In some people, the nerve slides out of its typical spot behind the elbow and becomes irritated because it rubs on the boney aspect of the elbow. Leaning on your elbow for long periods of time can increase pressure on the nerve as well. “Hitting your funny bone” could irritate the nerve. Structures from around the elbow may place further compression on the nerve, such as arthritis in the elbow joint or prior fracture or dislocation of the elbow.

How is Cubital Tunnel Syndrome treated?
Avoiding positions that increase compression on the ulnar nerve is the initial treatment. This includes avoiding activities that keep the elbow bent for prolonged periods of time. Avoiding leaning on the elbow or forearm. This is commonly done when driving or working on a computer. Also, keeping your arm straight when you go to sleep. Wrapping a towel around the elbow or using an elbow pad backwards can help prevent the elbow from bending. Non-steroidal anti-inflammatory medicines may help if the nerve is irritated or the structures around the nerve are inflamed. A brace or splint at night may be prescribed.

If symptoms persist, weakness is found in the hand, or the compression is severe an orthopaedic surgeon may recommend surgery to relieve the pressure. The surgery could involve release of the nerve at the elbow or relocating the nerve from behind the elbow to an area in front of the elbow. Typically these surgeries are done in the outpatient setting. The results are generally good but do depend on the severity of the nerve compression. It may take several months for the nerve to recover from being compressed and sometimes the nerve has sustained permanent damage that does not fully recover.

Ganglion Cyst

What is a ganglion cyst of the wrist and hand?
Ganglion cysts, are the most common mass or lump in the hand. They are not cancerous and, in most cases, are harmless. They can appear in many areas around the wrist, hand and fingers. These fluid-filled cysts can quickly appear, disappear and change sizes. A ganglion cyst rises out of a joint, like a balloon on a stalk. It grows out of the tissue surrounding a joint. Inside the balloon of tissue is a thick, gelatinous fluid, similar to the fluid that lubricates the joint.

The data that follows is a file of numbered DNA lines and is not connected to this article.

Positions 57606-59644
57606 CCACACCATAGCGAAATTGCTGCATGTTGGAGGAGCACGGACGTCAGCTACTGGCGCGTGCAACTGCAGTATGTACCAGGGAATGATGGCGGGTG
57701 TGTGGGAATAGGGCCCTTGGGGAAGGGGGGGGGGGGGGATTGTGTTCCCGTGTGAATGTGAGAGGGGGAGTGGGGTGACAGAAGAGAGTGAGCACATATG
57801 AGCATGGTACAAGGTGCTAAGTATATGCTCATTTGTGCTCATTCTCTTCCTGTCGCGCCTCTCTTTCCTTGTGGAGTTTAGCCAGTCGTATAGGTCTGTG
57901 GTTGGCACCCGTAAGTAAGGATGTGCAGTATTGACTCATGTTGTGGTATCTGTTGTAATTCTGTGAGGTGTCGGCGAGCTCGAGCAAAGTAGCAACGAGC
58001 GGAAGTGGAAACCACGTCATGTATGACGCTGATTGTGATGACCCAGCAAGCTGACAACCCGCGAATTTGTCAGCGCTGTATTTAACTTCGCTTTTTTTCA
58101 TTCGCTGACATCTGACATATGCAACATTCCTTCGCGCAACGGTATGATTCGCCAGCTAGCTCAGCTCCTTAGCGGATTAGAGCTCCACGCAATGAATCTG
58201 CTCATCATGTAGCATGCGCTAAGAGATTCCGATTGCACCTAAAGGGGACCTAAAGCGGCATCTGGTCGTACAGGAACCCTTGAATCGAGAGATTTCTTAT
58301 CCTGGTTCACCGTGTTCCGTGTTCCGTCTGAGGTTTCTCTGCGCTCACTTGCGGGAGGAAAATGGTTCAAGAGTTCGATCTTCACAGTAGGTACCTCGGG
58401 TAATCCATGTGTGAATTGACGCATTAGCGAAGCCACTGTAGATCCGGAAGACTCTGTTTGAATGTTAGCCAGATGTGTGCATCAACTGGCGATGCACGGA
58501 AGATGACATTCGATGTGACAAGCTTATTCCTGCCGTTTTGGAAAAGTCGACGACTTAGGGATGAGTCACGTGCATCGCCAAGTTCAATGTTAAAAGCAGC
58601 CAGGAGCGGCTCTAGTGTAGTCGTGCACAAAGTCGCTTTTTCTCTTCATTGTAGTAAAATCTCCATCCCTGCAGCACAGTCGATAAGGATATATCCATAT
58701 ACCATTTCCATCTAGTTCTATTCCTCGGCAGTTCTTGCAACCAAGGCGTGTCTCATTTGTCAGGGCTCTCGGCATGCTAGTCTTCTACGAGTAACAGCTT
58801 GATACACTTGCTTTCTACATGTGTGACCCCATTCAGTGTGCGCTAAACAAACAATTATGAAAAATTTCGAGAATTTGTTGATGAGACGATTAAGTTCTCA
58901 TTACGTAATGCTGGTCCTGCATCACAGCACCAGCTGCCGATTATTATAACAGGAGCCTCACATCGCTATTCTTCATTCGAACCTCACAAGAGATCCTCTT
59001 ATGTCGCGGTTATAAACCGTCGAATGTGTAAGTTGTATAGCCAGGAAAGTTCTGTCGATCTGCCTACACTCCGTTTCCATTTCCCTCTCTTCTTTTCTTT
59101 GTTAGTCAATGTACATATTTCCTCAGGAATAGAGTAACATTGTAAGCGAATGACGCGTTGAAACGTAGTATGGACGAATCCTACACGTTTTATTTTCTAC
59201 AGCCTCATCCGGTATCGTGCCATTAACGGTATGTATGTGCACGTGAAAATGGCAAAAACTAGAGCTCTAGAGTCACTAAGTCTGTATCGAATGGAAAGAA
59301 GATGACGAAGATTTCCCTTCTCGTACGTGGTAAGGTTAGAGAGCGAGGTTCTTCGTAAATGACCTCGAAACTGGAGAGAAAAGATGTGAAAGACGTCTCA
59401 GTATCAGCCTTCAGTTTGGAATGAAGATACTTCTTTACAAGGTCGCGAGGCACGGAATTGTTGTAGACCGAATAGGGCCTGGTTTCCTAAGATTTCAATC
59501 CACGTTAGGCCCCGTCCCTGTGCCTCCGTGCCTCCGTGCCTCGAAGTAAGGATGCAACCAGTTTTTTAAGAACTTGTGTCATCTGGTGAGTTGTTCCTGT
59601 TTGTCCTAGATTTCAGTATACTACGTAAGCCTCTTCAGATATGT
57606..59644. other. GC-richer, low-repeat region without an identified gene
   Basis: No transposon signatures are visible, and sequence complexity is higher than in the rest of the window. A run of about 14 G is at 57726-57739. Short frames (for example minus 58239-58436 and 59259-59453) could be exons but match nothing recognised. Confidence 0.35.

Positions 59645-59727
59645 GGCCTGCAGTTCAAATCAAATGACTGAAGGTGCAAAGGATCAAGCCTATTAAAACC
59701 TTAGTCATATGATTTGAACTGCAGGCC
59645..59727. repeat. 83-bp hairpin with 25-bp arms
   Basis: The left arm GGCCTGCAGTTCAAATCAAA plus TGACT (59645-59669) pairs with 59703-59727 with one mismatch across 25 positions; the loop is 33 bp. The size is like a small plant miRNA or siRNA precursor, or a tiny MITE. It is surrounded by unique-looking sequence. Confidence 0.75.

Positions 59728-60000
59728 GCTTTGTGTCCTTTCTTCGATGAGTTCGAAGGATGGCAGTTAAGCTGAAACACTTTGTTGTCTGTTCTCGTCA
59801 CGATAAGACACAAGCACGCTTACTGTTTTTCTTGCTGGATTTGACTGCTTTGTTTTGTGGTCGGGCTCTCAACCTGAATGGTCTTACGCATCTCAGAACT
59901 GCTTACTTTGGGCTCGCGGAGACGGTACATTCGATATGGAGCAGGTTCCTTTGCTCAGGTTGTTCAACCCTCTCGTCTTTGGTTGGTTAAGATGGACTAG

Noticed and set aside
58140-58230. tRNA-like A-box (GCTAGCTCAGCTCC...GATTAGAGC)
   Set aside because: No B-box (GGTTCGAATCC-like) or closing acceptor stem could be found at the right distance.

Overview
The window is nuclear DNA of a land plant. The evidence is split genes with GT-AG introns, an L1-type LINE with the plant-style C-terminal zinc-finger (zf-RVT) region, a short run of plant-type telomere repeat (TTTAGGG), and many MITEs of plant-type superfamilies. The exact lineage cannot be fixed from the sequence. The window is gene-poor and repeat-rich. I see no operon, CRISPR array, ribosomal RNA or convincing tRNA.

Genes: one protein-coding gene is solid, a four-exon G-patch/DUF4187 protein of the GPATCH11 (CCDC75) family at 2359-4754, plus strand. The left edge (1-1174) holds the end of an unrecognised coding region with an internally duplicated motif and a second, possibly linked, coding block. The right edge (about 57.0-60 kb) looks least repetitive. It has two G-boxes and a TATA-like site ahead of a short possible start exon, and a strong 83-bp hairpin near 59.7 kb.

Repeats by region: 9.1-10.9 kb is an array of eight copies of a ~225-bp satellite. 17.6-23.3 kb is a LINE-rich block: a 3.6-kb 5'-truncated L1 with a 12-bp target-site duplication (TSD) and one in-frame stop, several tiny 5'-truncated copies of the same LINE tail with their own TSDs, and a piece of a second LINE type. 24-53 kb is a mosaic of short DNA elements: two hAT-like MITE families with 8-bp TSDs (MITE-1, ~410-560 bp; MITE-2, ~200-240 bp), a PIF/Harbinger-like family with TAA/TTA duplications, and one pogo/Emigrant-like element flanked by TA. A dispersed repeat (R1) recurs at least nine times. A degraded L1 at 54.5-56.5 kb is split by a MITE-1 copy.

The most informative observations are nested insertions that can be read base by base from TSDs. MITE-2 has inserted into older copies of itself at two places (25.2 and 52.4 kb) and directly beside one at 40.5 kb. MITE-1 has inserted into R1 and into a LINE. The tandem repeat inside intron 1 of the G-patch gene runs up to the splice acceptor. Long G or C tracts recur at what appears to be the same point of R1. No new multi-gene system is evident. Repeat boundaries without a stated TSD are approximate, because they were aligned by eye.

Ganglion cysts can vary in location and size. They can enlarge with activity and shrink with rest. Some form a visible or palpable lump. Some can be painful or uncomfortable, but some remain pain free.

How does a ganglion cyst occur?
It is not known what triggers the formation of a ganglion. They are more common in people between the ages of 15 and 40 years old. Women are affected more than men. Ganglion cysts that develop at the end joint of a finger are typically associated with arthritis in that joint and are more common between the ages of 40 and 70 years old.

How are ganglion cysts treated?
Because the ganglion cyst is not cancerous and may disappear in time, if you do not have symptoms, your doctor may recommend just waiting and watching the cyst initially. Activity often causes the ganglion cyst to increase in size and cause more discomfort. A wrist brace or splint may relieve these symptoms and cause the ganglion to decrease in size. If the ganglion cyst limits activities or causes pain, in some cases the fluid may be drained. This procedure is called an aspiration and usually done in the office under local anesthetic. Aspiration frequently fails to eliminate the ganglion as the stalk or “root” that connects the balloon to the joint remains and can refill with time.

Surgery is also an option. The goal of surgery is to remove both the cyst and its stalk. This is called an excision. There is a small chance the ganglion returns even after excision. This is done as an outpatient procedure. There typically is some discomfort, tenderness and swelling after this surgery with expected return to normal activities after a few weeks.

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Request an online appointment or call 630-692-5576 to see an orthopaedic specialist with the Hand and Upper Extremity Center.